Category Archives: Art

Art and Nature in a Quarry: It’s an Icelandic Thing

Eldborg, the Tephra Cone that translates as Fire Mountain, in Krysuvik…is a beautiful place, rarely visited….

… is a beautiful place…

You can get close to life there.

The road’s not even busy.

Two generations ago, when it looked out over an active quarry, …
… it was a major site for native Icelandic tourism. One of Iceland Air’s original jets is named after it.

Does this look like a jet to you? No? If you’re Icelandic, it might.

It was part of a network of walking paths, where Icelanders could celebrate all things Icelandic, including the beauty of Kjarval’s paintings, which a few aging Icelandic hikers still do by lunching in Kjarvalstaðir, his gallery in Reykjavik…

… but that’s about it. Icelandic artists are too worldly now to make much of his trolls and elves and such like.

Eldborg

They’re into environmental protection and other more modern mythologies, which they have embraced with great verve, but it’s good to remember that in Icelandic culture the capacity remains to see art, nature and a gravel quarry together, as one thing. The same can be said of rivers: quarries, all.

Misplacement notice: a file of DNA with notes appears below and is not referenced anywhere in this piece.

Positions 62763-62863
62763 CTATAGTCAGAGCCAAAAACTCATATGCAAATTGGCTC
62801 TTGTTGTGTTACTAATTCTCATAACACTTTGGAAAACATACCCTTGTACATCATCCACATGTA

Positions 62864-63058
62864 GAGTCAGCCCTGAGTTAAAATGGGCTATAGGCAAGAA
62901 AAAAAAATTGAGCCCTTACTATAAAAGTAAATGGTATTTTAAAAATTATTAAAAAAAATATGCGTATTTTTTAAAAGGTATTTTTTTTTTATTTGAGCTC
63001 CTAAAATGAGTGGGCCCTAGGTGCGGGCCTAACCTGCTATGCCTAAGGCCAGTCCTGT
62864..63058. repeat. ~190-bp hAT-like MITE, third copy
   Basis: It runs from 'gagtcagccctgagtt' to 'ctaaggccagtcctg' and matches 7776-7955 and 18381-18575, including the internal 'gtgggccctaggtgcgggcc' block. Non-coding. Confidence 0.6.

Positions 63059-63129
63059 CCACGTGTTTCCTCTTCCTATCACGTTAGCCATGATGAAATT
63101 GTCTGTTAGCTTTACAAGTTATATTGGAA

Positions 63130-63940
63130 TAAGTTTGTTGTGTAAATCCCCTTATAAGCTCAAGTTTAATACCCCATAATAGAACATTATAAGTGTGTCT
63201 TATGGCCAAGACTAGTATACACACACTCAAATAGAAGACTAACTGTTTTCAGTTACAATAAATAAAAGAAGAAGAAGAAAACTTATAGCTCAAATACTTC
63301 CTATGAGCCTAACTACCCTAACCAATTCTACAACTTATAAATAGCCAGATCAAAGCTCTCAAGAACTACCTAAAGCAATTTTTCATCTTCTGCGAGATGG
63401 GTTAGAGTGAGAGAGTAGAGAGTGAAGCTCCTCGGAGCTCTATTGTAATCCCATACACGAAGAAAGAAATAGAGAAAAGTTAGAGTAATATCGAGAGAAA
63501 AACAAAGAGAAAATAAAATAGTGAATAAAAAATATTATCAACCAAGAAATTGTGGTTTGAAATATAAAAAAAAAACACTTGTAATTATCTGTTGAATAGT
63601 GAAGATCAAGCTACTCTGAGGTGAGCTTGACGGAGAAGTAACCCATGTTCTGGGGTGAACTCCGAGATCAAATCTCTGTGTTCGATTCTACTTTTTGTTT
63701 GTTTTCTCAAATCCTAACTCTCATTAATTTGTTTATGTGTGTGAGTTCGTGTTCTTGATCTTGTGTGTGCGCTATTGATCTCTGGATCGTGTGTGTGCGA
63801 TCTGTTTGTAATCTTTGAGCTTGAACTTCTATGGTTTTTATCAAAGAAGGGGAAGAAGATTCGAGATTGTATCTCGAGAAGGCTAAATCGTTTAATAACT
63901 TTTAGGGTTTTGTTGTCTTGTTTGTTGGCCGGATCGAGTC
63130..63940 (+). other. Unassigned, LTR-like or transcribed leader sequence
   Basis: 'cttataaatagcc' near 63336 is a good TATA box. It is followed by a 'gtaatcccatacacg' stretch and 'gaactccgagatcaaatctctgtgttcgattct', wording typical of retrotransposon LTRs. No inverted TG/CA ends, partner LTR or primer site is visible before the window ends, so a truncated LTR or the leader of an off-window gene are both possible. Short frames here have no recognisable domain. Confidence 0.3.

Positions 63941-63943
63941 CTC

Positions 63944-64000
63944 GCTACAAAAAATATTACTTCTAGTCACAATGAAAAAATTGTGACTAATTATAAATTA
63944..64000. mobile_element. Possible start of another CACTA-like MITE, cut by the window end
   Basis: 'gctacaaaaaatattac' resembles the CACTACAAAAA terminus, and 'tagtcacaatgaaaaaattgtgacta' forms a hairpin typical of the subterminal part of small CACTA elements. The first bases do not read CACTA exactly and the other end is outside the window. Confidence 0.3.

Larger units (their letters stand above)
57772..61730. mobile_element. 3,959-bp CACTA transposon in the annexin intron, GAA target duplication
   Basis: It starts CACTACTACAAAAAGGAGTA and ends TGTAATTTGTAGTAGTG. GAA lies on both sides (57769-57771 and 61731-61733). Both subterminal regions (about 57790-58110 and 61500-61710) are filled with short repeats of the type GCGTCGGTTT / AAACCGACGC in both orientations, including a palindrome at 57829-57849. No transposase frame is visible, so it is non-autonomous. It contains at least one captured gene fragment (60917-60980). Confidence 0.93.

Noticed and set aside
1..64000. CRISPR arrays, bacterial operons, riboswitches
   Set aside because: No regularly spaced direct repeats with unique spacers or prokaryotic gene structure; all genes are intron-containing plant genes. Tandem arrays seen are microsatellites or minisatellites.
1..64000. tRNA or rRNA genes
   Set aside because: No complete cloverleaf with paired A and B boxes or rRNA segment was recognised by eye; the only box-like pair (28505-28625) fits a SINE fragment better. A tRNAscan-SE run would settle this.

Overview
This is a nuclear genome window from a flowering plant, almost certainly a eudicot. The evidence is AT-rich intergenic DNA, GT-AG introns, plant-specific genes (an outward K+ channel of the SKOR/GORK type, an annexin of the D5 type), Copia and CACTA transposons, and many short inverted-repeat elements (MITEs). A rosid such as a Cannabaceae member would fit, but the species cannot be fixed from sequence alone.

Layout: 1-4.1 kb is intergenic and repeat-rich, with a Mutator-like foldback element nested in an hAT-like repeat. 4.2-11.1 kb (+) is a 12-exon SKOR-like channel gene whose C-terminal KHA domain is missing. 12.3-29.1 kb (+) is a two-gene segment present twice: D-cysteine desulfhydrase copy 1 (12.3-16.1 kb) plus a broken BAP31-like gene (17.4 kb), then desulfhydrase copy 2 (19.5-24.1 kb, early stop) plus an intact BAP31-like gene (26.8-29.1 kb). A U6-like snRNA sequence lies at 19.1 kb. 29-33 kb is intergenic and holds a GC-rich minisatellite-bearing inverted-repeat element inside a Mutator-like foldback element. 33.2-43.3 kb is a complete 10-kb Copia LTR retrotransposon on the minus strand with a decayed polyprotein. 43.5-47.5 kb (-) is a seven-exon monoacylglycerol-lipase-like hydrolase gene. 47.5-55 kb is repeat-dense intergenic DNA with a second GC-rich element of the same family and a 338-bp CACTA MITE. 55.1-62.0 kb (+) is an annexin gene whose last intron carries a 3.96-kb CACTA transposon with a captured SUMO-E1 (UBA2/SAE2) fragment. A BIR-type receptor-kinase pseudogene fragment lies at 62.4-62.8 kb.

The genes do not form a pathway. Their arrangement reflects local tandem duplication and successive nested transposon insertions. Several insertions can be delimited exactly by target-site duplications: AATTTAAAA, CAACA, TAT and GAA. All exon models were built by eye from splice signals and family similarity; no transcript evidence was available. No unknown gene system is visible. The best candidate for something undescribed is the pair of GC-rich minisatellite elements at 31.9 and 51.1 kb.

Bessastaðaá

Yes, a quarry.

 

Where is the Heart of Iceland?

A simple farm in the East, far from everything?

No, at the centre. This was the heart of some of Icelands greatest modern poems. Reykjavik is the wasteland here. What caught my eye was the oddness of this sewing machine and this bone, honoured on this picnic table.

What  held me was this poem by Krystján Einarsson. Just say it out loud. The sound is enough.

Know that when you drive away, you are leaving the heart for the hands, and you’ll have to come back.

Big Things Come from an Elvish Cat

In elf country, off in Borgarfjörður Eystri, you can never be sure. Is it a cat? A mouse? A cat and a mouse? Elves playing at both? Or a whole elvish family, complete with cat and mouse, all sharing a long tail?

It was in these dells that the boy Johannes Kjarval herded sheep and slowly became a painter.

Kjarval at Work and Play

No wonder.

It’s Complicated

Icelanders dress quite practically. So do tourists. There’s one on the right, in Akureyri.

But 66 Degrees North knows that we all like brightness. It brings us in the door. Then we buy the dull stuff.  This is complicated marketing! For example, this is what I came for in December:

And a couple times, this is what I got:

I was drawn into 66 North by the bright lights, but bought nothing. It’s a mysterious thing. Is it because Akureyri is only 65.8 degrees north? As for Reykjavik?

Well, that’s a mere 64 degrees north. What more needs to be said.